There has been a major breakthrough in the fight against HIV as researchers at the Temple University say there could be a cure within the next decade.
It is understood top scientists at the University are on the cusp of developing a revolutionary cure after thy successfully managed to remove HIV from human immune cells.
The detailed study which has seen top medical minds conduct hours of research has resulted in significant development after they managed to use gene editing to remove HIV from mice.
It is thought the breakthrough came after leading resarchers created a “humanized” model in which human cells were transplanted into mice and then infected with HIV, they then used gene editing technology to remove HIV DNA from the mice.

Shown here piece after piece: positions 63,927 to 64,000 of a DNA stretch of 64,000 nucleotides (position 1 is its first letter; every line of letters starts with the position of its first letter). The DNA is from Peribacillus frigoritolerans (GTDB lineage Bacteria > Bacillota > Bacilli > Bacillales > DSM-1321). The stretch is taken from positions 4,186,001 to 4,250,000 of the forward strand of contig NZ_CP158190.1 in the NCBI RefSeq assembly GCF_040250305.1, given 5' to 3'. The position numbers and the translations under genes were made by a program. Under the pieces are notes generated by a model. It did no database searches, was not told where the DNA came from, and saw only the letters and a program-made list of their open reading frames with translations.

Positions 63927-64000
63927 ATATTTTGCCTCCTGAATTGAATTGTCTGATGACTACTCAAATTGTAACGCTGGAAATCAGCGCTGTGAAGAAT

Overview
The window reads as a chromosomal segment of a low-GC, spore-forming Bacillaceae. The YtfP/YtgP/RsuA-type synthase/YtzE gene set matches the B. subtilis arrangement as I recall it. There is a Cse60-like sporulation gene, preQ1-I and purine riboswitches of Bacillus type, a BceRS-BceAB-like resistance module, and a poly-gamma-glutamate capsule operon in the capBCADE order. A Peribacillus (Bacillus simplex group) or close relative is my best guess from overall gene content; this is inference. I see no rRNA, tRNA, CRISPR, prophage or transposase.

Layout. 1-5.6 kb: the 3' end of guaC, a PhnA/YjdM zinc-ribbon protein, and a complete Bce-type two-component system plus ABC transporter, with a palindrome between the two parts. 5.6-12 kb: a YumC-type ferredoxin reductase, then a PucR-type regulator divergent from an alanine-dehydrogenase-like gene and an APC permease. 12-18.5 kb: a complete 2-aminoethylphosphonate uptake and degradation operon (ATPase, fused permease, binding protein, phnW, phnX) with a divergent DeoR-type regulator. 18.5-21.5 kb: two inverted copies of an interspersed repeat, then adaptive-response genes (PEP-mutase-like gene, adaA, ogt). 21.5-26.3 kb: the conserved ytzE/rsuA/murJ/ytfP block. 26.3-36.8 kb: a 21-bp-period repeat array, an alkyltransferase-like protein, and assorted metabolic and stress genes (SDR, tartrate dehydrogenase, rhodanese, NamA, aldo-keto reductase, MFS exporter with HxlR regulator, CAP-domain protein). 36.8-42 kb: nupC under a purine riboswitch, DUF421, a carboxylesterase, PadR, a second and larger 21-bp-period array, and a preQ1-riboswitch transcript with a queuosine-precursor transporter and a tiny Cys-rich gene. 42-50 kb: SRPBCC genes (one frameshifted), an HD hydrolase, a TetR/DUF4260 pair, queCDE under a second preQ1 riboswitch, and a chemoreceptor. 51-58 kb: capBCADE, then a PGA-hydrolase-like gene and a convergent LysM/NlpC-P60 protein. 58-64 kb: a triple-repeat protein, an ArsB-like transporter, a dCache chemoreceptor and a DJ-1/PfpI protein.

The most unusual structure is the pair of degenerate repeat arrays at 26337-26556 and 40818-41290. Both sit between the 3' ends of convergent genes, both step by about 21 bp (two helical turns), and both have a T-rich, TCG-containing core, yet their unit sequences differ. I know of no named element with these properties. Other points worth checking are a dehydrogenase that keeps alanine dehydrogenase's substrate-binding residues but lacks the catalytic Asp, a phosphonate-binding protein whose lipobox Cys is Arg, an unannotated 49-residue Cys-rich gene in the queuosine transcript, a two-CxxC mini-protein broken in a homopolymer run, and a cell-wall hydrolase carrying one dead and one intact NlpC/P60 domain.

Speaking about the latest research Dr Kamel Khalili, chair of Neuroscience at Temple University said: “Once HIV infects human cells, its genome incorporates in the whole cells, “And that’s a major problem for the treatments of the HIV-infected individuals.”
“The current therapy that’s in the clinic is surpressing virus replication but it doesn’t eliminate.”
The leading neuroscientist also said researchers have learned a lot about the virus in past 30 years, saying: “Unfortunately we have been unable to eliminate the virus and there is obviously no reliable and good vaccine for the prevention of the infection.”
However Dr Khalili remains optimistic and expects good news in the future and he is hopeful a cure for AIDS will be discovered within the next 10 years.
It is expected the research team will continue their research and they expect to trial their new gene therapy on primates in the near future.